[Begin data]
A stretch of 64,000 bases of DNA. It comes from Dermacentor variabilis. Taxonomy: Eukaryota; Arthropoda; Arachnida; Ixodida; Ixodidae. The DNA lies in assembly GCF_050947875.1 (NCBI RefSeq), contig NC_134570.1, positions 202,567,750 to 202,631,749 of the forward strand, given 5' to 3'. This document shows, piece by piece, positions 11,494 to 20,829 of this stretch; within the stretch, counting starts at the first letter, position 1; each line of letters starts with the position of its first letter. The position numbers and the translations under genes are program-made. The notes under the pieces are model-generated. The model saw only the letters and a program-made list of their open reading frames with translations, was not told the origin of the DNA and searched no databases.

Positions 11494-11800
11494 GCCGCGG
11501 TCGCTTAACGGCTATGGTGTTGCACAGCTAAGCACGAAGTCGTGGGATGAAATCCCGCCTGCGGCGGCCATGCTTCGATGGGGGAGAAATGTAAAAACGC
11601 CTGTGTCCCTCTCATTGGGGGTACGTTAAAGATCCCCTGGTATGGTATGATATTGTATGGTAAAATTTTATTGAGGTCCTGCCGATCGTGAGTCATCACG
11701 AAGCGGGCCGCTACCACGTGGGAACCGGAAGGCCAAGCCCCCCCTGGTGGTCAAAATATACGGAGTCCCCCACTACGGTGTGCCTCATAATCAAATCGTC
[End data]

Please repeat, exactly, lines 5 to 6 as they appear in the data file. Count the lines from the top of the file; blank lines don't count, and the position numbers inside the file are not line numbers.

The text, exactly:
11601 CTGTGTCCCTCTCATTGGGGGTACGTTAAAGATCCCCTGGTATGGTATGATATTGTATGGTAAAATTTTATTGAGGTCCTGCCGATCGTGAGTCATCACG
11701 AAGCGGGCCGCTACCACGTGGGAACCGGAAGGCCAAGCCCCCCCTGGTGGTCAAAATATACGGAGTCCCCCACTACGGTGTGCCTCATAATCAAATCGTC